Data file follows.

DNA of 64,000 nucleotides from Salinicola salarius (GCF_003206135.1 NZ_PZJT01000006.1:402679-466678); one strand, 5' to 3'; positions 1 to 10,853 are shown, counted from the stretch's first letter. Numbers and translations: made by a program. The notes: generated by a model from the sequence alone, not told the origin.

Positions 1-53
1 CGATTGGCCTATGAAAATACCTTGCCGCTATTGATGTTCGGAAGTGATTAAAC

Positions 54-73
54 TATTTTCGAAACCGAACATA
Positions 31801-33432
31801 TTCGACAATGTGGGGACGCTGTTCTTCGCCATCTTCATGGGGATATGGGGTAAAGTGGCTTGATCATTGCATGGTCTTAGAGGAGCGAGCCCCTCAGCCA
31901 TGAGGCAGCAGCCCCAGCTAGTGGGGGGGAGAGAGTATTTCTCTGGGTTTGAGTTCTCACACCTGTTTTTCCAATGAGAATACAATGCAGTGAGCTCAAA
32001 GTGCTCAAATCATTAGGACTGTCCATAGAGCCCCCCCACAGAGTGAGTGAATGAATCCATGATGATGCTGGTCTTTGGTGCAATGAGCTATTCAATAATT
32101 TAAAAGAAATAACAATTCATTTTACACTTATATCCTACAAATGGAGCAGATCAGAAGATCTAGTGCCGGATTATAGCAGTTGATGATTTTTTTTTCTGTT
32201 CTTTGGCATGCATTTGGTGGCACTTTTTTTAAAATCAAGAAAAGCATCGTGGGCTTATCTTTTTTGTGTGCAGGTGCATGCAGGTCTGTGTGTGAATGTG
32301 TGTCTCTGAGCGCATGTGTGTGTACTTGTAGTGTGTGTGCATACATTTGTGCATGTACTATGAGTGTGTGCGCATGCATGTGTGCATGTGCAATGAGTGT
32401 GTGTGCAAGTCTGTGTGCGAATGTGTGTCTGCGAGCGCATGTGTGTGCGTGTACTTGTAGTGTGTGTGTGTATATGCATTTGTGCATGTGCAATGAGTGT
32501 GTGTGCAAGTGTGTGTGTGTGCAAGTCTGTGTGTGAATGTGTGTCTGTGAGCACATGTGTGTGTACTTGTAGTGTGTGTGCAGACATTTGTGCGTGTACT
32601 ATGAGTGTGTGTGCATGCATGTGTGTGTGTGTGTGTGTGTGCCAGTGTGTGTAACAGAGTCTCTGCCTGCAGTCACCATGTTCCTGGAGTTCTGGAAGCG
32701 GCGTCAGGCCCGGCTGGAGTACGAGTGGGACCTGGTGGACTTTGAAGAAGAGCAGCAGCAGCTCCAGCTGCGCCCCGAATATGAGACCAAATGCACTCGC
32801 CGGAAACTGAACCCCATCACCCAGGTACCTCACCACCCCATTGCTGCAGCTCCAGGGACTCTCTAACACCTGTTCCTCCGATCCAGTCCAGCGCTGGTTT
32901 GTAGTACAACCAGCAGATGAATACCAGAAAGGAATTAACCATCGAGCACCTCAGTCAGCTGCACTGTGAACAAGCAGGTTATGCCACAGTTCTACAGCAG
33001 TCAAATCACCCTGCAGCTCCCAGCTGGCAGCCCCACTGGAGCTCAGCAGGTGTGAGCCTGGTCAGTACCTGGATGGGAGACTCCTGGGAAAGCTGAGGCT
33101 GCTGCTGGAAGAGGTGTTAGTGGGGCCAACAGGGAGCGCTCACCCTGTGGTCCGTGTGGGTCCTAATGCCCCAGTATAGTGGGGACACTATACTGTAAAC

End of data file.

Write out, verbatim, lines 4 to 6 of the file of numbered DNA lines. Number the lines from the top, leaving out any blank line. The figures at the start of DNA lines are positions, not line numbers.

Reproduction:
Positions 54-73
54 TATTTTCGAAACCGAACATA
Positions 31801-33432